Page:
James Knox Polk Pine
City of Troy

This biography is from Troy and Rensselaer County, New York, Volume III, by Rutherford Hayner, Lewis Historical Publishing Company, Inc., New York and Chicago, 1925. It was submitted by Debby Masterson.

JAMES KNOX POLK PINE—Few men were more prominent or more widely known in the enterprising city of Troy than the late James Knox Polk Pine, a dominant factor in business and financial circles, who won a well-deserved popularity during the period of his active association in business enterprises. In him were united many characteristics which go to constitute success in large affairs. Characterized by foresightedness and singleness of purpose, he built up one of the leading industries of the city, and was an active factor in the control of forces which contributed in large measure to the progress and success of every movement which had for its object the general good.

Members of the Pine family were originally early settlers of the State of Connecticut, whence they removed to Long Island, New York, locating in Hempstead, which for many generations thereafter was the family home. James Pine, the progenitor, and his wife, Hannah, were the parents of James (2) Pine, born about the year 1650, who married and had issue, one of whom was James (3) Pine, born about 1690. He married Grace Carman, and among their children was James (4) Pine, born in 1723, married Mary Buckhout, and among their children was Joshua Pine, born in 1781, in Hempstead, Long Island, died near Hoosick Corners, New York, this last-named, Joshua Pine, being the first member of the family to settle in Rensselaer County. He married Betsy Cottrell, and among their children was James (5), of whom further.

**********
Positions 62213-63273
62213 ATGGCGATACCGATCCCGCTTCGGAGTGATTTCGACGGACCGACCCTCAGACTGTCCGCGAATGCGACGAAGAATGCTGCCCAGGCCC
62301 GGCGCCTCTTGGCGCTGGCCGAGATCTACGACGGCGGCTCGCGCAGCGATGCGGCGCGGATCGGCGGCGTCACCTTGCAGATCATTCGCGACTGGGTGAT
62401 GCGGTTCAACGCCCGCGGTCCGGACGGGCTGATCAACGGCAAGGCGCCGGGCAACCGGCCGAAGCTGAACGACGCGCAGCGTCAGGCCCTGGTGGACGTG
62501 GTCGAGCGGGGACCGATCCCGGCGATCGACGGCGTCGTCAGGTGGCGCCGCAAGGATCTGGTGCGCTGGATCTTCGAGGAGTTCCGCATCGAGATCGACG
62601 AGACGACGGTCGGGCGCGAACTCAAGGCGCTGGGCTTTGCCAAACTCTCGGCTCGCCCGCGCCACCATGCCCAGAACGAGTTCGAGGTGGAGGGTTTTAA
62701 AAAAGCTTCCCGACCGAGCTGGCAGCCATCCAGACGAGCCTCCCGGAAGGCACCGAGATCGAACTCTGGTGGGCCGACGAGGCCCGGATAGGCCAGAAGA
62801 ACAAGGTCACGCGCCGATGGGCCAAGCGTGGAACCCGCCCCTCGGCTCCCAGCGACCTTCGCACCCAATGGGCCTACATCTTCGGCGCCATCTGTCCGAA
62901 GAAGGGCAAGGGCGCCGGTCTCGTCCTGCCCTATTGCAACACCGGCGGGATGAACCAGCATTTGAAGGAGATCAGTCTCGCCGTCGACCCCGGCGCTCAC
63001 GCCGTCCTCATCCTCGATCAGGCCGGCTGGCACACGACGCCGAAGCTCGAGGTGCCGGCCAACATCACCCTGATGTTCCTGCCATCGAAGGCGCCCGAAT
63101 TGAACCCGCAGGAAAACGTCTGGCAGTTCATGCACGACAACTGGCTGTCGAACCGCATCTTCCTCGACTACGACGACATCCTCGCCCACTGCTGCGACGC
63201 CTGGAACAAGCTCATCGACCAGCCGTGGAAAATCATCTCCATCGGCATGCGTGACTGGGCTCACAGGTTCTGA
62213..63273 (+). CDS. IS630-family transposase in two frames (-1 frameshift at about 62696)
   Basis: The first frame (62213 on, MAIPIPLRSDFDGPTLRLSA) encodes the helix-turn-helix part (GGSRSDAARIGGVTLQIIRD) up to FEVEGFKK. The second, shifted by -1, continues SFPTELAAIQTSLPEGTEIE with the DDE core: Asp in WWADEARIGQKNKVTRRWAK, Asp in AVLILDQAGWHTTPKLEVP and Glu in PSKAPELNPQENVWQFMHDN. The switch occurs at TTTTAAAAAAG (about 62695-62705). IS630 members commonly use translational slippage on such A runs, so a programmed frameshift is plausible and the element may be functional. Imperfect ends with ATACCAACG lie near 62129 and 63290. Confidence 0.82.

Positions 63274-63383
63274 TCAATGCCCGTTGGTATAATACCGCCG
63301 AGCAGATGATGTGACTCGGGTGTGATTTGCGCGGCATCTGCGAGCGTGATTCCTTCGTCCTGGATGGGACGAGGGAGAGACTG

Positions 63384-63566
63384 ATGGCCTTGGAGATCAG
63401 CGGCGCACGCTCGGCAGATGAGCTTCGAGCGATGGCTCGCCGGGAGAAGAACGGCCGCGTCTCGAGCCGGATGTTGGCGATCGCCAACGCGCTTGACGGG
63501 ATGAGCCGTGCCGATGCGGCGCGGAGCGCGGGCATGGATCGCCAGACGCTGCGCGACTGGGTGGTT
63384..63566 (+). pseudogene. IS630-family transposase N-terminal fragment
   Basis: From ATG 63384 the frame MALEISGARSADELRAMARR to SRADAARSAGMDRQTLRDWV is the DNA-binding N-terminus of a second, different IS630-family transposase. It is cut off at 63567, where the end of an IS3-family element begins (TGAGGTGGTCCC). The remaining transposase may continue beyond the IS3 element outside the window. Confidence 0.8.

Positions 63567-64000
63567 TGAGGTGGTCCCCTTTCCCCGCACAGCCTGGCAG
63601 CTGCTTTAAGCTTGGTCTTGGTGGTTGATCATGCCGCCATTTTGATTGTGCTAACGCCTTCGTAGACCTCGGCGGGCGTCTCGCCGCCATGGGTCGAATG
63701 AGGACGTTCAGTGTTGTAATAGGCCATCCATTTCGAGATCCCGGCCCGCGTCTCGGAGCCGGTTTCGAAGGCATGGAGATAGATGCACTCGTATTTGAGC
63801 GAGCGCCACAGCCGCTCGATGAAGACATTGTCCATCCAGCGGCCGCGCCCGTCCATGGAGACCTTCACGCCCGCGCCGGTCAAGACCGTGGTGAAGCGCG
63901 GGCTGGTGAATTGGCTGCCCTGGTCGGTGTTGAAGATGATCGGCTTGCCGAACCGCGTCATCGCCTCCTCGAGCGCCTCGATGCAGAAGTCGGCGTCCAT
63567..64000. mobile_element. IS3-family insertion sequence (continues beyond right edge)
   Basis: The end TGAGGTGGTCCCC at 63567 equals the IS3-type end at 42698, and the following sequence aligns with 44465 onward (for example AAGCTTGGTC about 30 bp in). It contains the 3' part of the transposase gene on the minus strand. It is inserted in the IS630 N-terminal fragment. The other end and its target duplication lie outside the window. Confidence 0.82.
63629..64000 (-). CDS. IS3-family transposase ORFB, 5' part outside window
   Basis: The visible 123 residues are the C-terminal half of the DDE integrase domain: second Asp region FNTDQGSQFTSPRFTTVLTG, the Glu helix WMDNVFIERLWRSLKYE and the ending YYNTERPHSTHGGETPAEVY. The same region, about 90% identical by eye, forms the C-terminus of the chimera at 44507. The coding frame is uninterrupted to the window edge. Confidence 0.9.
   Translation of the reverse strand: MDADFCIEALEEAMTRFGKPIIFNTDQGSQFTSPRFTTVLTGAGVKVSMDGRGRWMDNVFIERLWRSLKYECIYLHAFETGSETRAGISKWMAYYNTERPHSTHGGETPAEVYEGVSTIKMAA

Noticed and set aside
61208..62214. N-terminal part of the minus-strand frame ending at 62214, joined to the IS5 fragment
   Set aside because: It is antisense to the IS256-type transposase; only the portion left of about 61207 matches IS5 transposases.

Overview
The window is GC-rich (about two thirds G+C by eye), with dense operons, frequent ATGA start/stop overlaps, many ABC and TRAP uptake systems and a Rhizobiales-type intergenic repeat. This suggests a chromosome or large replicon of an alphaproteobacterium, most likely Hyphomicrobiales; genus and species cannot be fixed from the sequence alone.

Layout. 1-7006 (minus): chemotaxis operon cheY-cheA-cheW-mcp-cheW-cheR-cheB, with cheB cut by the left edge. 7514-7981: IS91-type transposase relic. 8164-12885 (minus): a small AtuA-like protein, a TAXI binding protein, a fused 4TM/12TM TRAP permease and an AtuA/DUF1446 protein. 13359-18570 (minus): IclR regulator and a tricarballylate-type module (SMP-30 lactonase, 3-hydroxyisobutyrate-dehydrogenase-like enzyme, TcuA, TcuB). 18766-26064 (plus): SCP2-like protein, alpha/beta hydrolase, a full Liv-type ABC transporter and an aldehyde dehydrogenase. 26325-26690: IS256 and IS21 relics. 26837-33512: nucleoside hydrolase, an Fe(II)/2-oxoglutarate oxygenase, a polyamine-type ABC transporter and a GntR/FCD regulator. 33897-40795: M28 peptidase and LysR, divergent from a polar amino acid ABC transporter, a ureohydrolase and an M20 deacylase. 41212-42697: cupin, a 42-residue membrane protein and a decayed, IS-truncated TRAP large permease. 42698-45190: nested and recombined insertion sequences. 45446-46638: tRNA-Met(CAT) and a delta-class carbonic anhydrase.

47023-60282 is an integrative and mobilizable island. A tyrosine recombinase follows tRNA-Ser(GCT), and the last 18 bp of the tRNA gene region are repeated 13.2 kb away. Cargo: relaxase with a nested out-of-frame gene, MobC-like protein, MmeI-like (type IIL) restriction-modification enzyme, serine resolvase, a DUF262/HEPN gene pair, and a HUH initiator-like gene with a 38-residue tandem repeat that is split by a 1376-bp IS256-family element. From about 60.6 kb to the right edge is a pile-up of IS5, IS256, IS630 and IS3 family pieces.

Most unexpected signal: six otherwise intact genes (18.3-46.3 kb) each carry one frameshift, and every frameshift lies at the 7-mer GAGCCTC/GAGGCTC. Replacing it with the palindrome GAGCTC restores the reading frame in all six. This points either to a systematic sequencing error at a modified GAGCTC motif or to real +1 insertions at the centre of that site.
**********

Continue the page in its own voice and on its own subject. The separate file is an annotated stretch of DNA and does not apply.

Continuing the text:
James (5) Pine, father of James K. P. Pine, was born in Hoosick, Rensselaer County. New York, February 9, 1815. He was educated in the schools of his birthplace, and upon arriving at a suitable age secured employment as clerk in a store, then became a merchant, an insurance agent, a lawyer, practicing for a short period of time, and an employee of the Walter A. Wood Company, manufacturers of farming machinery and implements. In all these employments and undertakings he gained valuable experience in the varied problems, the solution of which brought him subsequent success and recognition. He brought out a number of useful patents of various kinds, which he manufactured in the plant that he built, and of which he was the sole owner, in Troy, and applied them to different implements. He continued in business until advancing age compelled him to retire from active pursuits. He was a Republican in politics, and on November 4. 1900, in his ninety-tifth year, went to the polls and voted, in company with his sons, grandsons, and great-grandsons, four generations thus voting together. Mr. Pine married Sarah Ouderkirk, born February 14. 1810, died in May, 1893. Children: Alvina Elizabeth, became the wife of Calvin E. Wright, of Chicago. Illinois: J. Leroy, and James Knox Polk, of whom further. The father of these children died in Troy, New York, in 1913.